There is no bad time to book flight tickets to Hong Kong but be aware the peak season runs from October to December. This is when many people book cheap flights to Hong Kong as the weather is milder with temps hovering around the mid-20s and there is very little rain. The Lunar New Year (late January or early February) is also a busy period, so expect the price of flights to Hong Kong to be more expensive. Book accommodation well in advance for this period. Hong Kong’s subtropical climate is at its most pleasant during the shoulder seasons of autumn (October to November) and spring (March to May) and are a good time to search for cheap flight deals.
Summer (May to September) is uncomfortably hot with temps in the 30s, high humidity and heavy rain. Since air conditioning in shops and hotels is turned up to the max, it’s recommended you bring a few extra layers you can easily put on and remove. Winters can be colder than expected, so a coat and warm clothing might be necessary in the rural areas. Typhoon season (May to November), whilst producing cheap flights to Hong Kong, can make the weather unpredictable.
When is the best time to book a flight to Hong Kong?
The city’s traditional Chinese culture is at its most vibrant during the various colourful festivals that take place throughout the year and these are a good reason to book cheap flights to Hong Kong. The Lunar New Year features an impressive fireworks display over the harbour, while the religious festival Tin Hau (May/June) honours various deities. The Lantern Festival is held in September/October, the Dragon Boat Carnival in June/July and the Bun festival on Cheung Chau island in May. Book flight tickets well in advance if you are visiting for these festivals.
Australia to Hong Kong is a popular international flight route with many airlines competing for custom. Most cheap flights to Hong Kong have at least one stopover. The airline operating the most flights to Hong Kong from Australia on a weekly basis is Cathay Pacific, Hong Kong’s national carrier. Other airlines operating flights to Hong Kong from Australia include: Jetstar, Qantas, Singapore Airlines, Virgin Atlantic, Air New Zealand and Thai Airways.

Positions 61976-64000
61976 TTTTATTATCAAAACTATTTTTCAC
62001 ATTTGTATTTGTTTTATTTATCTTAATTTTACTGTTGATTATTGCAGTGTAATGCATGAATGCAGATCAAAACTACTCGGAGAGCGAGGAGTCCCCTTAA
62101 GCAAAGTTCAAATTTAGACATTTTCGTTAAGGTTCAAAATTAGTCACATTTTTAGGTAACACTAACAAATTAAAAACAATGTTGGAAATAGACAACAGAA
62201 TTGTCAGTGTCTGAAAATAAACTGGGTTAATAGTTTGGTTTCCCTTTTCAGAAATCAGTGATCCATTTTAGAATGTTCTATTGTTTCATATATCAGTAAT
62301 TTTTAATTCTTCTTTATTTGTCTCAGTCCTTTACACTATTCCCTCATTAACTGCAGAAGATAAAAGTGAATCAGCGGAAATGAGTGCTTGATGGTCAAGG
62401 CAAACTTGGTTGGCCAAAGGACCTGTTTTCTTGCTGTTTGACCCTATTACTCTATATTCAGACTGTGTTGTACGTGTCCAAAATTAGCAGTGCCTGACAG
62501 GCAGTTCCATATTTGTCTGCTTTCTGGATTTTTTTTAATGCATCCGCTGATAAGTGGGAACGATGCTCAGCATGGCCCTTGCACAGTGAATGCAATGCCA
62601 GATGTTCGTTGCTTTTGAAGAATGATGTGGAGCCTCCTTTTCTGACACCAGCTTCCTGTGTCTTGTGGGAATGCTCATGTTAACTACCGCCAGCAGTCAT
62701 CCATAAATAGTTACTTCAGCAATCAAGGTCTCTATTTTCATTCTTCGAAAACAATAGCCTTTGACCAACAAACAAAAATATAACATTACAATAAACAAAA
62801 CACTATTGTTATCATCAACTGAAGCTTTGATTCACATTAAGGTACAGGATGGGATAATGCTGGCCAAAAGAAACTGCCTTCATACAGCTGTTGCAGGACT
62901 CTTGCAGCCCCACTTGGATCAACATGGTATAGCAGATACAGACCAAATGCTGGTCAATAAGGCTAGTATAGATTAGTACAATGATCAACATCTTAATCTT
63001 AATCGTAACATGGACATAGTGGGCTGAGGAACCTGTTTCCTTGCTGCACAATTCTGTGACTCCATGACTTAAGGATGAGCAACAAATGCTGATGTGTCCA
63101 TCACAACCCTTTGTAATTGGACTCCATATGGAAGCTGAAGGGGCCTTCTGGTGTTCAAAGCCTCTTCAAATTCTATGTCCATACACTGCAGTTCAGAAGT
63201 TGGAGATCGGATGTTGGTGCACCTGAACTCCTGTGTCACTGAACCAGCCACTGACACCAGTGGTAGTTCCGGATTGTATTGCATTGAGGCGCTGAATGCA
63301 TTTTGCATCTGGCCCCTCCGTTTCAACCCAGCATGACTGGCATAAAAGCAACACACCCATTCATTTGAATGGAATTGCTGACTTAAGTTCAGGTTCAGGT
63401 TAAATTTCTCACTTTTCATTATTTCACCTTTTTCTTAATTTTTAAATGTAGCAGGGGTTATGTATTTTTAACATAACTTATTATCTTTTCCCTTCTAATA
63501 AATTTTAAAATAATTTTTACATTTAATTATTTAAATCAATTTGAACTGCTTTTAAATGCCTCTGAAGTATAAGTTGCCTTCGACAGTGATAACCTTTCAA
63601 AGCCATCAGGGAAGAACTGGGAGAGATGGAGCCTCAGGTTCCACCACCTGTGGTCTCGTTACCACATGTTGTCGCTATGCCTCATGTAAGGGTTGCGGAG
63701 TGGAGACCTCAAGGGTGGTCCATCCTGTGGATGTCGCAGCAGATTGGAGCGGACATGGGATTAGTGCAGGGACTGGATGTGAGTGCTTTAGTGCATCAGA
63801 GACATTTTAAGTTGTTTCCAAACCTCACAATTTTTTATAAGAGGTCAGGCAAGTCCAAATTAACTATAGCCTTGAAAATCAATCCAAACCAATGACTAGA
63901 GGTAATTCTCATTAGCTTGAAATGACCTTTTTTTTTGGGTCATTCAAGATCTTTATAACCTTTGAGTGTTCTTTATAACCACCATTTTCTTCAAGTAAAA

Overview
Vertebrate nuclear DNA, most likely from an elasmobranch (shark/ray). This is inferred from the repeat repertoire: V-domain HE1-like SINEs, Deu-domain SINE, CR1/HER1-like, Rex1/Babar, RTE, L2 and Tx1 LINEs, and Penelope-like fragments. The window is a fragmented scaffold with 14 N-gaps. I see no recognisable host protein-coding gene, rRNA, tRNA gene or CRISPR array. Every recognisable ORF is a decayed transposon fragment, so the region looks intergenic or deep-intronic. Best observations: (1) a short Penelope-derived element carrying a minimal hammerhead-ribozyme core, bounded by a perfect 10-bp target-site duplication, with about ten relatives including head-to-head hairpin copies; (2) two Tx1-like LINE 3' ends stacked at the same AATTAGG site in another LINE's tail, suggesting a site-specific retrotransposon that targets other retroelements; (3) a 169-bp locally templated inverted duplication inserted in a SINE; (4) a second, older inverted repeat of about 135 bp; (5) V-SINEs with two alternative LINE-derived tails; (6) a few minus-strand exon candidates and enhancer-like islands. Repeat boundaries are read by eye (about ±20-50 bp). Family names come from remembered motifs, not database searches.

How to get from the airport to the city centre?
Hong Kong International Airport (HKG) is situated on the island of Chek Lap Kok and a busy gateway for mainland China.
Train services: the city centre (Hong Kong station) is easily reached by the public transport system MTR in just 24 minutes; a single journey ticket costs HKD$100 (AUD$17). The MTR operates the Airport Express and Light Rail networks and trains run every 12 minutes from early morning to late at night.
Bus services: From Hong Kong station you can catch a free shuttle bus service to your hotel. Public buses and shuttle bus services run from the airport.
Taxi: Colour coded taxis (urban ones are red) and limousines are also available from outside the arrivals hall.
Hong Kong insider information
The "musts": a ride on the Star Ferry across Victoria Harbour, a tram ride to The Peak, a visit to the Jade Market (a trap but a hugely entertaining excursion), a drink in the Captain's Bar of the Mandarin Oriental Hotel.
Ocean Park on Hong Kong Island leaves Disneyland in the shade, in our opinion. The marine theme park has exciting rides – such as the cable-car ride that travels between the Lowland Gardens and Marine Land - but the stars of Ocean Park are the Asian animals. The Giant Panda Adventure is where you'll see the cute red pandas, and in the HKJC Giant Panda Habitat An An and Jia Jia, the giant pandas, live.
For a short beach break relax on Cheung Sha Beach, on the south coast of Lantau. To get there, take Ferry No 6 from Central to Mui Wo. It's a 25-minute journey, and the taxi ride to the beach will add just 10 minutes to that.
Wan Chai is not the sleazy part of town it once was. Now it's one of Hong Kong's edgiest quarters. You'll find some great value if you're prepared to rifle through the piles of clothes in the export shops. It's a good place to take the pulse of "local" HK. Spring Garden Lane and Wanchai Road are where locals shop for fruit and vegetables.
The Tian Tan Buddha sits 34 metres high at Ngong Ping on Lantau Island. It's the largest, seated, outdoor Buddha in the world.
Tap Mun Chau, off the coast of Sai Kung, is a tiny island, home to just 100 or so people these days. The decline in the fishing industry forced many residents to leave the island and seek a living elsewhere. Today, there are a few little eateries dotted about the island. The top of the hill is a popular place to set up camp. The sunsets and night skies are beautiful.